ARQ: A questionnaire shaping drug policy
To get the right answers,one has to ask the right questions. This also applies to international drug policy – and especially to the annual World Drug Report. Its data are collected through a questionnaire sent by UNODC to the member states. The GPDPD contributed to the revision of the questionnaire in order to adapt it to recent developments in the global drug situation. The aim was to provide an evidence base for human and development-oriented drug policies. The revised version was adopted by the CND in March 2020 – an important step towards a more sustainable global drug policy.
Globally compiled data on drug consumption, drug crop cultivation and trafficking are vital to how policies respond to these phenomena. The important factor here is precisely which facts and figures are collected. There is a considerable difference as to whether the only information available relates to confiscated drug supplies and destroyed cultivation areas or whether data is also collected on the income situation of smallholder farmers and the effectiveness of Alternative Development programmes. By focusing solely on the former, governments are often encouraged to take purely repressive and military measures and criminalise smallholder farmers who feel compelled to cultivate drugs as a way of trying to escape poverty. If the latter applies, the approach to drug policy can be more individualised. In addition to highlighting the causes of drug crop cultivation and production, such an approach can also create economic alternatives.
Key data basis
The most important document summarising current developments in the area of drug policy is the UNODC’s annual World Drug Report. It is based on the Annual Report Questionnaire (ARQ) which UNODC sends each year to all countries that have ratified the international drug control conventions. Although the introduction of new drug policy approaches into the political debate in recent decades has been viewed with some caution, a paradigm shift has taken place, particularly represented by the 2016 Special Session of the United Nations General Assembly on the World Drug Problem (UNGASS 2016). Respect for human rights, the improvement of public health and the promotion of Alternative Development were adopted as guiding principles.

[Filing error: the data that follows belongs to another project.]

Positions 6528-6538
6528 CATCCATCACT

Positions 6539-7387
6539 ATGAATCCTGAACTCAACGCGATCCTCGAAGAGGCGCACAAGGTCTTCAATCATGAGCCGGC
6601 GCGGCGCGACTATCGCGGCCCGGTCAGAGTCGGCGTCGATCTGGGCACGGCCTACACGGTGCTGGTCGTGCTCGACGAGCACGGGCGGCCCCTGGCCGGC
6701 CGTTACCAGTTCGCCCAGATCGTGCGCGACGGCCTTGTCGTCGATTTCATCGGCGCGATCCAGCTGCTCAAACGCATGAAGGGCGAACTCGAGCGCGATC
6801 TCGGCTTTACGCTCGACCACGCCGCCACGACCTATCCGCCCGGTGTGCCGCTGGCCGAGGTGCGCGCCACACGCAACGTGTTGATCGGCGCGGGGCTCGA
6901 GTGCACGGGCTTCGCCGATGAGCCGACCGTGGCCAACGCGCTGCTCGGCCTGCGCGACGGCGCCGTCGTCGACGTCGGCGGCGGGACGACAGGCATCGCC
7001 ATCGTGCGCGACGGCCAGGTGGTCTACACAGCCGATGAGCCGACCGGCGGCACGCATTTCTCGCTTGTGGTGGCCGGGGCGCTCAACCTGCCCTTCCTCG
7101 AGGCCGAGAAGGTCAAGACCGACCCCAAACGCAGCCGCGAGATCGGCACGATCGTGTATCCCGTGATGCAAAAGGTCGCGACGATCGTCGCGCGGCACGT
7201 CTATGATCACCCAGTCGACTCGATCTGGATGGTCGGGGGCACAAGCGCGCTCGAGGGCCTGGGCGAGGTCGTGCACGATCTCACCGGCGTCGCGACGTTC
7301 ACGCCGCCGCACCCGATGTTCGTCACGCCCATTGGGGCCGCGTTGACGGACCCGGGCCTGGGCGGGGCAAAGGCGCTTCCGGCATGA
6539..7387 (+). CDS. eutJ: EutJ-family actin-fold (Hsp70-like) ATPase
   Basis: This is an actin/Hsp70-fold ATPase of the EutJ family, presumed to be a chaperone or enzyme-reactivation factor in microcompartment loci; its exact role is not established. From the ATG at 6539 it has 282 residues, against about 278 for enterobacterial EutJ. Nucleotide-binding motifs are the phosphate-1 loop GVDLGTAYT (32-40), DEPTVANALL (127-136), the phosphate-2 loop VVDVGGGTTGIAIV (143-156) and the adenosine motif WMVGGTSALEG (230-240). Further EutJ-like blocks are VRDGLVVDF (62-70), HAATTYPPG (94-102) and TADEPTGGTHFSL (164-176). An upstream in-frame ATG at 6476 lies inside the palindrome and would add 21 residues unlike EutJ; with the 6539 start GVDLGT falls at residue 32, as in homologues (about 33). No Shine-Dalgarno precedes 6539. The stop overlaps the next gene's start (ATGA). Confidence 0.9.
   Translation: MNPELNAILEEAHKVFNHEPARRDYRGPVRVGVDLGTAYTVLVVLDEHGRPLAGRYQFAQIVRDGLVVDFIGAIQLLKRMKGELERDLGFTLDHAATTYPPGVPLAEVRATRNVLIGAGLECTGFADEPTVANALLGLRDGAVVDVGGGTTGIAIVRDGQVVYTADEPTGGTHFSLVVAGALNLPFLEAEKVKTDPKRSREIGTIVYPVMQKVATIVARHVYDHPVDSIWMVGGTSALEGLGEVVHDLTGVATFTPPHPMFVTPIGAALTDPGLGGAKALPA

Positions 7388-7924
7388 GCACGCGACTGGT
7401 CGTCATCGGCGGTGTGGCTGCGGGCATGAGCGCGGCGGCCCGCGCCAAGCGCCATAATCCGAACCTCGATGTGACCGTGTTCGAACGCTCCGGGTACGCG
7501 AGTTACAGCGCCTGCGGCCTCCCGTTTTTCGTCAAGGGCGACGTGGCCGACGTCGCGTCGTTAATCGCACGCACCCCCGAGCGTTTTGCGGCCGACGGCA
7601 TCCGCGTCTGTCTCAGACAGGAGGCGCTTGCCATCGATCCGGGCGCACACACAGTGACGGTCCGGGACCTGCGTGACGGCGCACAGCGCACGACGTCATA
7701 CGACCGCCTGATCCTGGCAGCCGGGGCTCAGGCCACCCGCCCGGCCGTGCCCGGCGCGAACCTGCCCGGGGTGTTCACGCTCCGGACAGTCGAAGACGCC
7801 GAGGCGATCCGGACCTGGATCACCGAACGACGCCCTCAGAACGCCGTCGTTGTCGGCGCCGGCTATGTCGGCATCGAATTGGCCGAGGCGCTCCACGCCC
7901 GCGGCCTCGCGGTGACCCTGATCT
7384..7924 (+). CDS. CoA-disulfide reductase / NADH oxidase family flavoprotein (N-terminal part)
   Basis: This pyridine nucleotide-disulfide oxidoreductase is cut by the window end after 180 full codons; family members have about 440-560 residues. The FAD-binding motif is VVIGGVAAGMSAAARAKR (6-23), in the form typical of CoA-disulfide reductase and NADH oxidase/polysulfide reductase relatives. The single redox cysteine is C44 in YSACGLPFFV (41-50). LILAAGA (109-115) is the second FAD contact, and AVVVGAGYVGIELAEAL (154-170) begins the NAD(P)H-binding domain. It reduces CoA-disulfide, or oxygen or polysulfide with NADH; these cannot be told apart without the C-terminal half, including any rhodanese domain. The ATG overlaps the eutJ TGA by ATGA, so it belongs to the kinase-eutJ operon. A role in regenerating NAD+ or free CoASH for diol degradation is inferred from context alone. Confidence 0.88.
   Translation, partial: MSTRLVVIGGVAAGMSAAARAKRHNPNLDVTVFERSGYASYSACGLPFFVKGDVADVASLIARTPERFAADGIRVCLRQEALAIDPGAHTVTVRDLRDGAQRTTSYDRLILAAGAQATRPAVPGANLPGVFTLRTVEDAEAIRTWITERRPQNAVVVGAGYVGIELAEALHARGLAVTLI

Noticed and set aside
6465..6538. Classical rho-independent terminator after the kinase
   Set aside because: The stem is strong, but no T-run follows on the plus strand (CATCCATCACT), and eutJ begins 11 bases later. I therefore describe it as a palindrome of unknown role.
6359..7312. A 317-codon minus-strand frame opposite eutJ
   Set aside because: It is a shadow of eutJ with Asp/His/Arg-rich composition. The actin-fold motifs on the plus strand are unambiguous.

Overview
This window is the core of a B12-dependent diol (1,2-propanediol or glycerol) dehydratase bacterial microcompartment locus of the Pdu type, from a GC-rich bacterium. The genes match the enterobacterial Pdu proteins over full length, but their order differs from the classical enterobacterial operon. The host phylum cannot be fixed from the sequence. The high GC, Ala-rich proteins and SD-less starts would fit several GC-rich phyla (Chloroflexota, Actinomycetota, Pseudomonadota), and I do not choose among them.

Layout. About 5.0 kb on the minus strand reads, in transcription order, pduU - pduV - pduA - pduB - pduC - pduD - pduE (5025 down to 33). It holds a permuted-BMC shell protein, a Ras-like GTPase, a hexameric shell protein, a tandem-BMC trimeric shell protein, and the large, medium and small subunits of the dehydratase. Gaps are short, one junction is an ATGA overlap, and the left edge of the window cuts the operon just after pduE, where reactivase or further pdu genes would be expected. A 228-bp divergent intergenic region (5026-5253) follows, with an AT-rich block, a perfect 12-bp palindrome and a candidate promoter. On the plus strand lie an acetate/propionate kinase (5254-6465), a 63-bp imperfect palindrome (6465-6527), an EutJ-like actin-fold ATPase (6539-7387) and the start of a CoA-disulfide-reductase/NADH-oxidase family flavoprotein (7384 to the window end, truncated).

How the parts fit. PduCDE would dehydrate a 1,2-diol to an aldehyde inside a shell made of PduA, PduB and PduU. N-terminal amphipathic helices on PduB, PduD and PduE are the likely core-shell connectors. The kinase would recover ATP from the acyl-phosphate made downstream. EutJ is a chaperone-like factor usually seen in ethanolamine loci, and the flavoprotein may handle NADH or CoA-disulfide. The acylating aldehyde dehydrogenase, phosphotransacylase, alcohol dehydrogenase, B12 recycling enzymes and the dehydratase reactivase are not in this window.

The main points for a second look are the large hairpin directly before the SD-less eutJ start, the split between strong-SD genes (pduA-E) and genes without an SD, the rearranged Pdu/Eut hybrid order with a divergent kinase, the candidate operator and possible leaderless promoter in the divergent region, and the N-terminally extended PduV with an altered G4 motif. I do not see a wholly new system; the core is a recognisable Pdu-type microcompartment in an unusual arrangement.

Focus on measures, but not on their consequences
This was accompanied by a critical examination of the focus of the questionnaire. In the past, it concentrated mainly on the extent to which illicit drug crops were cultivated and on the size of fields destroyed. However, measures of eradication always have negative consequences for the smallholders concerned, which are neither addressed nor highlighted in the questionnaire. If purely repressive measures are taken and no alternative legal income opportunities are created, the livelihoods of people living in affected regions will be destroyed, bringing renewed misery in the process.
As a result, a reform of the questionnaire with regard to the drug policy aims resulting from the UNGASS 2016 resolutions was under discussion. UNODC was given the mandate to revise the questionnaire with the involvement of its member states. Future indicators should not only evaluate the results of governments’ drug control measures but also consider the extent to which the implementation of such measures is guided by the agreements of UNGASS 2016 and by the Sustainable Development Goals (SDGs) of the United Nations 2030 Agenda. A sustainable drug policy not only needs to uphold human rights but should also promote development.
Innovative questions in data collection can form the basis for designing a drug policy that puts people at the centre. By including approaches to promoting public health, alternative development and the fight against poverty, such aspects can be given greater weight in the design of global drug policy.
Improving the evidence base for international drug policy
At the invitation of UNODC, two expert workshops on revising the questionnaire were held in 2018 and 2019. Representatives of governments, academia and international organisations met in Vienna to discuss the indicators used in the questionnaire. On behalf of the Federal Ministry for Economic Cooperation and Development (BMZ), the Global Partnership on Drug Policies and Development (GPDPD) supported this reform process together with other European governments and the European Union and took part in the expert meetings. The GPDPD supported the revision of the questionnaire, above all with its expertise on Alternative Development.
After the new version of the questionnaire had been developed over several years and already tested in some countries, the 63rd United Nations Commission on Narcotic Drugs (CND) has now received the revised version of the ARQ. The new questionnaire will contribute to providing the international community with more meaningful data to help it find sustainable responses to the global drug problem.